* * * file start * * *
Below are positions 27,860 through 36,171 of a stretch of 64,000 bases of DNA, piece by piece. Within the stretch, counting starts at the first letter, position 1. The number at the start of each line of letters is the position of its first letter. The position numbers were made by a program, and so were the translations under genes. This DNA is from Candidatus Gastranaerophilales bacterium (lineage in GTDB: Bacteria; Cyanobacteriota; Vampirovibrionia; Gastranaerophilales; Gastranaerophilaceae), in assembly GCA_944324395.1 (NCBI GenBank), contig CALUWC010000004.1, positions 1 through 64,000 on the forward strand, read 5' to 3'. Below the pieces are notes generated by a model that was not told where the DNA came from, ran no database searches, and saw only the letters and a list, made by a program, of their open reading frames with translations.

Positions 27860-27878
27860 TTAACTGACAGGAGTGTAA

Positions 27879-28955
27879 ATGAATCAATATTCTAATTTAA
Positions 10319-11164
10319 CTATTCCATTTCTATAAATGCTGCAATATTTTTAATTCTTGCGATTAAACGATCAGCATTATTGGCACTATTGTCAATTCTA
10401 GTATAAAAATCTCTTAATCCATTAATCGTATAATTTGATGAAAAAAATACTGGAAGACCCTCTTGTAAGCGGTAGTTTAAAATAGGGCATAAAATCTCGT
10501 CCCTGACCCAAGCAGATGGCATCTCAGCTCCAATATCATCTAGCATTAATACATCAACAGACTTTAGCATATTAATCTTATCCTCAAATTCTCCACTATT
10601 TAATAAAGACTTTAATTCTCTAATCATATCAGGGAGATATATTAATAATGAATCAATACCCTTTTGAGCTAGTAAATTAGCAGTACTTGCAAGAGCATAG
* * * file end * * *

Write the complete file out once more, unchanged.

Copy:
Below are positions 27,860 through 36,171 of a stretch of 64,000 bases of DNA, piece by piece. Within the stretch, counting starts at the first letter, position 1. The number at the start of each line of letters is the position of its first letter. The position numbers were made by a program, and so were the translations under genes. This DNA is from Candidatus Gastranaerophilales bacterium (lineage in GTDB: Bacteria; Cyanobacteriota; Vampirovibrionia; Gastranaerophilales; Gastranaerophilaceae), in assembly GCA_944324395.1 (NCBI GenBank), contig CALUWC010000004.1, positions 1 through 64,000 on the forward strand, read 5' to 3'. Below the pieces are notes generated by a model that was not told where the DNA came from, ran no database searches, and saw only the letters and a list, made by a program, of their open reading frames with translations.

Positions 27860-27878
27860 TTAACTGACAGGAGTGTAA

Positions 27879-28955
27879 ATGAATCAATATTCTAATTTAA
Positions 10319-11164
10319 CTATTCCATTTCTATAAATGCTGCAATATTTTTAATTCTTGCGATTAAACGATCAGCATTATTGGCACTATTGTCAATTCTA
10401 GTATAAAAATCTCTTAATCCATTAATCGTATAATTTGATGAAAAAAATACTGGAAGACCCTCTTGTAAGCGGTAGTTTAAAATAGGGCATAAAATCTCGT
10501 CCCTGACCCAAGCAGATGGCATCTCAGCTCCAATATCATCTAGCATTAATACATCAACAGACTTTAGCATATTAATCTTATCCTCAAATTCTCCACTATT
10601 TAATAAAGACTTTAATTCTCTAATCATATCAGGGAGATATATTAATAATGAATCAATACCCTTTTGAGCTAGTAAATTAGCAGTACTTGCAAGAGCATAG